Spamming users with diagnostic output is not a good user experience, especially diagnostic output that they cannot resolve themselves in the short term. In my own personal experience, a slew of warnings tends to obscure the important messages.
Servo has unusual requirements and build systems. I do indeed think Servo is not an average user but I would not suggest they are incredibly rare or some such either.
What I dispute is the assertion that a single de-duplicated message per crate constitutes spam. It would be different if you saw 15 identical warnings of that kind. That would qualify as spam.
As I've noted before, such diagnostic outputs have things you can act on:
File a bug report to upstream or better yet, make a PR.
Bump the version of your crate -- this is often enough to make the error go away.
Temporarily use a patched fork.
But we are not talking about "a slew of warnings". Far from it.
I had read those points and debated about responding to them in my previous message, but opted to keep that message succinct.
So let's address them here.
In the first example of filing a bug report: I think you are conflating taking action with achieving resolution. Of course I agree that it would be good to file a bug upstream: I explicitly mentioned a way to assist with that process in the "Future Work", as you saw. But this does not resolve the diagnostic locally; at least, not until the bug is fixed, the fix is merged, and the crate updated!
Bumping the version of the crate is good, when the option is available and works. Again, the RFC text explicitly points out that we would like to aid in this process. So, no argument there: If it works, that's great.
Using a patched fork may or may not be reasonable, depending on how much effort it takes to fix the problem. (I view using a patched fork as similar to making a PR, in terms of effort expended versus long-term payoff.)
But in any case, I think you are underestimating the effort involved to reach "resolution" for the diagnostics, except for the case of version-bumping. We are talking about cases where the compiler is able to compile the code, its not rejecting it yet, and hopefully isn't generating code with semantics counter to the user expectation. So there's a trade-off the developer must evaluate, in terms of whether to do the work to silence the warning, or just ignore it.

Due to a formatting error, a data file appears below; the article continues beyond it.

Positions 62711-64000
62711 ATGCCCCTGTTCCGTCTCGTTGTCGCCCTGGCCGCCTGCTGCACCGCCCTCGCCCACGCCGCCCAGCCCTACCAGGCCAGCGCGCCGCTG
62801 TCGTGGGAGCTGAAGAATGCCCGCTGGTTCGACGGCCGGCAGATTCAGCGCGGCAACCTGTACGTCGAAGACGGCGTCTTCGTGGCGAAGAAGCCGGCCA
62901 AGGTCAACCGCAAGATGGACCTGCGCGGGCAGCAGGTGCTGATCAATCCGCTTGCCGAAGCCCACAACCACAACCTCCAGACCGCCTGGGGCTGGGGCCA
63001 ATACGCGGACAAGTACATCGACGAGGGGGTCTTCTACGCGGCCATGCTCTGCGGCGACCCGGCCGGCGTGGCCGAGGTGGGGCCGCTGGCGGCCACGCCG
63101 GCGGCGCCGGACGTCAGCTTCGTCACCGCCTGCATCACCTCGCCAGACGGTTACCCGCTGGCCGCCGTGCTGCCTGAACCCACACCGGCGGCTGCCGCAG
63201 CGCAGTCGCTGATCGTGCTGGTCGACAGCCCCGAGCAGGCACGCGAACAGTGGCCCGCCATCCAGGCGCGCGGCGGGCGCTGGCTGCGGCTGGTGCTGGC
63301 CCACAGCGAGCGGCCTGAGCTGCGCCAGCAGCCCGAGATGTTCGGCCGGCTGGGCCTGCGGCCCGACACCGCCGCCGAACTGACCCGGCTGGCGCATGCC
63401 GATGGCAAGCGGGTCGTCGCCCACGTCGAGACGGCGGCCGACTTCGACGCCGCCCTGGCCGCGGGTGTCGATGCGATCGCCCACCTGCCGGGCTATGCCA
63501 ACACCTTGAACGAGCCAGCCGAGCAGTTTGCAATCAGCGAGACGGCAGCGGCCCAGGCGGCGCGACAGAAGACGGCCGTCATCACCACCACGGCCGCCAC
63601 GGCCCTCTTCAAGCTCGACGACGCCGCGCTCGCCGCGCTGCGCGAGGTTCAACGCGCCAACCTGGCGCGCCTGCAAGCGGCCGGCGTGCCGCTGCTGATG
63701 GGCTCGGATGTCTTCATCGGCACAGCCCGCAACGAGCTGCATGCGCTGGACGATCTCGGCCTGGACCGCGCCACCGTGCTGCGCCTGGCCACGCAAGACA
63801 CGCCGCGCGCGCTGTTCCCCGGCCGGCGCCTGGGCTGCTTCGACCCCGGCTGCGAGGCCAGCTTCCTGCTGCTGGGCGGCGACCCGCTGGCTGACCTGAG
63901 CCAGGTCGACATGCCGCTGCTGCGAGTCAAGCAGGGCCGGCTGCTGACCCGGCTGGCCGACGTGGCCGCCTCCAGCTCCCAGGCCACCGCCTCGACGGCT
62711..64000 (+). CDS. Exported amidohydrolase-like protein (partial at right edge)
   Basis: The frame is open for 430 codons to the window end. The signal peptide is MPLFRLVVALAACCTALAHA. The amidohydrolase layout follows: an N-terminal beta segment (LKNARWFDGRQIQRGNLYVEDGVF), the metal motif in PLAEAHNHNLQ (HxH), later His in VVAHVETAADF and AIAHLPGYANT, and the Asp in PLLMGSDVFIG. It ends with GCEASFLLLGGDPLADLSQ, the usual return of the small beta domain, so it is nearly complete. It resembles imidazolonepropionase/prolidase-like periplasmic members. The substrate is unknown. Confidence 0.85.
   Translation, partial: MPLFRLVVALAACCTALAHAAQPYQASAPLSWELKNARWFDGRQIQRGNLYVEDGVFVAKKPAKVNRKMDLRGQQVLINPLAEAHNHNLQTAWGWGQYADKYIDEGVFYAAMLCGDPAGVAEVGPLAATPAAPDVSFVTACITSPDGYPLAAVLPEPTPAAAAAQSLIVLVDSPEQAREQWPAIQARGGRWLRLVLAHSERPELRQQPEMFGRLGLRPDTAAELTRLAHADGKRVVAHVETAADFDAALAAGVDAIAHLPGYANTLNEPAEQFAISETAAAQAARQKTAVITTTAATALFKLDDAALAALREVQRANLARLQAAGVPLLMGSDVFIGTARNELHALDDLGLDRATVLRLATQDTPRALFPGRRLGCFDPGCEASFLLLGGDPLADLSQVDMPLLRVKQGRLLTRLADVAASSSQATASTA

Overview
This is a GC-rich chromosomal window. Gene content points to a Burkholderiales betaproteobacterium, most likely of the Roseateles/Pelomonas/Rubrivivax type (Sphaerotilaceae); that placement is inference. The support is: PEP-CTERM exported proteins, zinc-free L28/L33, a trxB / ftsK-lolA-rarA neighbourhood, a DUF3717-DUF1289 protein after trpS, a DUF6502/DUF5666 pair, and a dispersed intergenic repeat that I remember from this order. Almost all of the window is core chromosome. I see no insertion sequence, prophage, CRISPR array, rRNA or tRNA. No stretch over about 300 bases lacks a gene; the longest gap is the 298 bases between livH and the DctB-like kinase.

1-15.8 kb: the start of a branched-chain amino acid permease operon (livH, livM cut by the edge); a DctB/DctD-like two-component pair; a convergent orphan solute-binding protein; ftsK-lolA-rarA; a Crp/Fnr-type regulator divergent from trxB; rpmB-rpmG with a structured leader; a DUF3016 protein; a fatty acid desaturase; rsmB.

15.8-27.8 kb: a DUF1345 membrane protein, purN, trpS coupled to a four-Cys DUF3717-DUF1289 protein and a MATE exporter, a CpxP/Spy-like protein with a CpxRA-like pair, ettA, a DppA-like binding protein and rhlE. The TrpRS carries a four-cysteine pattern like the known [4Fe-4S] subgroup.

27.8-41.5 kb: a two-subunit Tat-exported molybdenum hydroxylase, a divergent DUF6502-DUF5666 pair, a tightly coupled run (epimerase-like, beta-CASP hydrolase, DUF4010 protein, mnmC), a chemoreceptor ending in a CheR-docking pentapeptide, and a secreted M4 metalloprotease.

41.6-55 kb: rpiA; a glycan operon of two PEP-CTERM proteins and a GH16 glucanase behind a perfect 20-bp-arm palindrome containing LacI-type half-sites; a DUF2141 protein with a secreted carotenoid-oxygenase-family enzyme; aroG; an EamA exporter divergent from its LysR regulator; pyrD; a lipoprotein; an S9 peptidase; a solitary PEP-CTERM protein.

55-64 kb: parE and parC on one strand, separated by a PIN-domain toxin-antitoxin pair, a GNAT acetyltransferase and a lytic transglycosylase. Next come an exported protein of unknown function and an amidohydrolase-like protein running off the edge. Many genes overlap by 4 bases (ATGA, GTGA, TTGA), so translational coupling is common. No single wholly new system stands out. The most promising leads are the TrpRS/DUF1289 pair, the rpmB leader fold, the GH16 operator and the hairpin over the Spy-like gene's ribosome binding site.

I suspect that if the diagnostic is able to provide feedback about how soon the Rust compiler will start rejecting the code, that will help project managers decide whether to invest resources in making a PR and/or fork.
If we de-duplicate the diagnostics so that you only see one per
(crate, future-incompat-lint-id), then I think agree with this.
(I still think the ideal UX would provide a report at the end that further reduces the information, so that you get at most one line per crate; or perhaps even just one line with all the crates. But reaching that goal, or progress towards it, need not stop us from doing the aforementioned de-duplication.)
I agree with your description. However, I don't think instant gratification needs to be a goal here. Waiting a bit to see a single warning go away is not that onerous.
I think we should consider how often the various scenarios happen. From my experience with crater it often happens that a crate simply needs to bump its version because upstream has already fixed it. At least that's the case with older bugs.
And I think by being very subtle and not-at-all annoying, we promote inaction on the users part.
https://doc.rust-lang.org/nightly/nightly-rustc/rustc/lint/struct.FutureIncompatibleInfo.html <-- add a version field here and some tweaks and we should be set.
This was the suggestion that I was going to get around to implement sometime (but the list of things to implement seems to just grow lol...).
I like the general idea here, I think it is important. I am on the side of minimizing annoyance - I've found warnings from path deps to be pretty annoying and this sounds like it would be similar. I also think that what a downstream maintainer can do is pretty limited - assuming you've updated and filed an issue, there is now nothing you can do, but you keep seeing the warning (which might be about code you don't even use). In particular, I think one can't expect a downstream maintainer to work out if such a warning is significant or not (i.e., should they panic or ignore it) because we'd be doing this for soundness issues which are usually subtle and would need a lot of context to reason about.
compiler and language teams have been relatively conservative in changing existing future-incompatibility lints into hard errors.
I think this is a feature, not a bug.
My favoured solution would be for rustc to ignore cap-lints for future compat lints and always warn (modulo de-duping, I suppose). That seems like a minimal change and Cargo is not involved at all. Showing the warning once when the compiler or crate is updated seems like the right level of annoyance to me. I don't personally think there is a lot of benefit in adding the extra info about what to do about it - that will be obvious to most users, and for those who it isn't, they are just going to ignore it. I think any benefit is outweighed by having more lines of error message.
Okay I've digested pretty much all of the feedback (I think). Sorry it took me so long to circle back to this.
I incorporated the feedback into the text and posted it as an actual RFC PR, here: https://github.com/rust-lang/rfcs/pull/2834